Tuesday, 24 November 2015

Liotard - Quack and Impostor

In Vienna, in 1745, Jean-Etienne Liotard made a pastel portrait that later would become known as Das Schokoladenmädchen or the Chocolate Girl. The image took on a life of its own as its decorative potential was co-opted by generations of chocolate manufacturers to publicise their products and add decorous distinction to their packaging. This example comes from the Walter Baker Co. of Dorchester MA who obtained the right to use it in 1883. The artist’s descendants could have greatly enriched themselves if they had been able to legally enforce their title to the image. Baker products remain on sale in the US – now a tiny pimple on the Giant Octopus Mondelēz.

Like a medieval mason moving from Bruges to Poitiers via Winchester and Ravenna, Jean-Etienne Liotard moved his portrait studio across Europe and beyond in search of business. Swiss by birth, trained in Geneva and Paris, Liotard plied his trade from Amsterdam to Rome, from London to Vienna plus a four year spell in Smyrna and Constantinople. He demonstrated great flair for self-promotion, charged a premium rate for his services and developed a profitable side-line in later years as a collector and dealer in Old Masters. Even his appearance, assiduously recorded in a lifelong series of self-portraits, was cultivated to attract public attention. When he arrived in London from Constantinople he wore exotic Oriental costume and sported a magnificent jihadi-style beard, in step with the upper-class fashionable obsession with all things Turkish.

The Royal Academy (RA) survey begins with a room of family and self-portraits, many of which accompanied him on his travels as evidence of his skills. Two works stand out in this room, for their psychological curiosity as much as their undeniable technical brilliance. “Self-portrait, Laughing” is an oil painting in which he presents himself as a grinning, gap-toothed eccentric, gesturing and pointing out of the picture frame with a stretched index finger – its defiance of reasoned analysis makes it a thing of wonder. Equally strange is the pastel portrait of his 7 year old daughter with a much loved and expensive doll held by her right hand while her left hand and index finger are raised to her face – a juvenile face of a rich expressiveness of which the doll bears no trace. The combination of the animate and inanimate is truly arresting – a painted and hand-carved human replica in wood and fabric pressed close to a beating human heart. Without Liotard’s amazing ability to breathe life into his subjects this contrast would be negligible.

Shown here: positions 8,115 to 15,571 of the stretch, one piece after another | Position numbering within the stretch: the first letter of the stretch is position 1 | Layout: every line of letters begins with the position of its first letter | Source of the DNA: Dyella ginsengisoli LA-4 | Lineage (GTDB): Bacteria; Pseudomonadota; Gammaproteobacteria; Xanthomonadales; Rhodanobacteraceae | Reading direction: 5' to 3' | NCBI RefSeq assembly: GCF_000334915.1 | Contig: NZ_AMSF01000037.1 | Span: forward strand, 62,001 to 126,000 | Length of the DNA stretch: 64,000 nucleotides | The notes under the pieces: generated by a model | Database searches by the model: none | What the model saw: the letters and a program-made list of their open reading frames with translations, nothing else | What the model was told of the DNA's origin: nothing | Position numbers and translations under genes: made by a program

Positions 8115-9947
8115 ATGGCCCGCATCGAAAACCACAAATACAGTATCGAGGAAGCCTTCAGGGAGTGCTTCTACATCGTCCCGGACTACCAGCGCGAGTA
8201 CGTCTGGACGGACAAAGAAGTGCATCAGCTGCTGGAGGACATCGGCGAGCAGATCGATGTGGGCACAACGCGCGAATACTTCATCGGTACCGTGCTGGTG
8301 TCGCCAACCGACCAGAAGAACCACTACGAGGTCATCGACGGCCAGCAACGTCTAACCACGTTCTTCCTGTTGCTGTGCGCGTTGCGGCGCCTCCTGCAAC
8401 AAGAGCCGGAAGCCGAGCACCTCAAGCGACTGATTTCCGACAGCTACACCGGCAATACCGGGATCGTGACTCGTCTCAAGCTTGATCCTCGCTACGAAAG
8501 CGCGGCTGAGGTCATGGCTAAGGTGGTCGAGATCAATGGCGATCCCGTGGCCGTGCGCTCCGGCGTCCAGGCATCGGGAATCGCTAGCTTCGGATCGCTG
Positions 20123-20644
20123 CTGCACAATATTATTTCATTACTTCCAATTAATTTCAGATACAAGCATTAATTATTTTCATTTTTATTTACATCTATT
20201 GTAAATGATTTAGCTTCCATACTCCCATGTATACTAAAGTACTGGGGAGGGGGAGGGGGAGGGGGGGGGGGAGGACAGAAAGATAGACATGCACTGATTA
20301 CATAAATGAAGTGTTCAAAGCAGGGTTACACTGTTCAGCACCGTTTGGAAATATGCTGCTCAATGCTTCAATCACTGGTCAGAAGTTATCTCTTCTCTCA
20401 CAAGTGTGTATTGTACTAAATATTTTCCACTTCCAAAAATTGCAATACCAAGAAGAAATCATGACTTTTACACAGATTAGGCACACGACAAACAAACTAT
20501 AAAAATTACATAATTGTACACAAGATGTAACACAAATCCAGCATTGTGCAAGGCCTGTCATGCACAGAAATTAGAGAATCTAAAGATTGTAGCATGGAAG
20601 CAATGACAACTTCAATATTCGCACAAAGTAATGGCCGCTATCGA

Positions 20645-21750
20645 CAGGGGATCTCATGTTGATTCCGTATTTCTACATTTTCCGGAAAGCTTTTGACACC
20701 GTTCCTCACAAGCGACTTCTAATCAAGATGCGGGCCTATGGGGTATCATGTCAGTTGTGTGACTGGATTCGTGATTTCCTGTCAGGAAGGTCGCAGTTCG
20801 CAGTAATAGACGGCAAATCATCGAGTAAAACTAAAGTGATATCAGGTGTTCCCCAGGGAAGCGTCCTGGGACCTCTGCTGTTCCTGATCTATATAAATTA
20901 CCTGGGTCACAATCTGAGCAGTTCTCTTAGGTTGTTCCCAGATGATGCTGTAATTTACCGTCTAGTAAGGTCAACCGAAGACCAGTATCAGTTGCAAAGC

Pastels have come to be associated with the practice of sketching rapid observation with a light touch. In the hands of Liotard they fix a human presence with immense authority, lacking nothing in physical detail while capturing the expressive nuances of living forms. Noted, and apparently tolerated for his open depictions of his subjects’ infelicitous facial features, he would, nevertheless, condition their complexions to a peak of unblemished perfection. Much amazing nasal topography was redeemed by the careful elimination of broken veins, blotchy skin and misplaced facial hair. Vellum and parchment were the favoured surfaces on which to work – vellum being especially effective in conveying physicality and depth of substance.

Another room at the RA is full of Brits resident in Constantinople in their Ottoman finery – some blowing in on the Grand Tour, others making a good living as traders in Oriental treasures. Men of fine breeding – a Ponsonby here and a Pococke there – discarding the constraints of Western formal dress and packaging themselves in garments of rich and colourful fabrics, fur-trimmed and turbanned, inside which they could fancy themselves as intimidating, yet seductive Asian warrior-princes enjoying a well-earned break from their military duties. The 4th. Earl of Sandwich encouraged Liotard to move from Rome to Constantinople and later would provide him an entrée into London society when he moved there. The exotic contents of Liotard’s dressing-up box would be much in demand among his London clients.

Many years ago I saw a Liotard in the Rijksmuseum – a pastel portrait of a young woman in Levantine dress perched on the end of a divan, her head supported by hand and elbow. Her air of boredom, the asymmetric composition, the masterly sharp focus representation of textile and fabric surfaces, the deep shadow on the left and the vast neutral space occupying almost half the picture plane were all intriguing. The postcard I took away with me identified the subject as the Countess of Coventry – it now seems fairly certain that she was Marie Fargues, wife of the artist. Over the years I’ve seen a few more but an entire exhibition is a wonderful event. Artists that seem mysteriously to be fractionally out of alignment with their times, whose work often resists categorisation and have a habit of delivering more than we might reasonably expect are often the most interesting and rewarding.

Unsurprisingly sobersides Joshua Reynolds was unimpressed by Liotard when he turned up on his patch in London in 1753, calling him a Quack and Impostor. Sadly for him, while Liotard’s work fills the Sackler Wing at the RA, Reynolds must stand outside in the rain, all but engulfed by Ai Wei Wei’s self-assembly trees.

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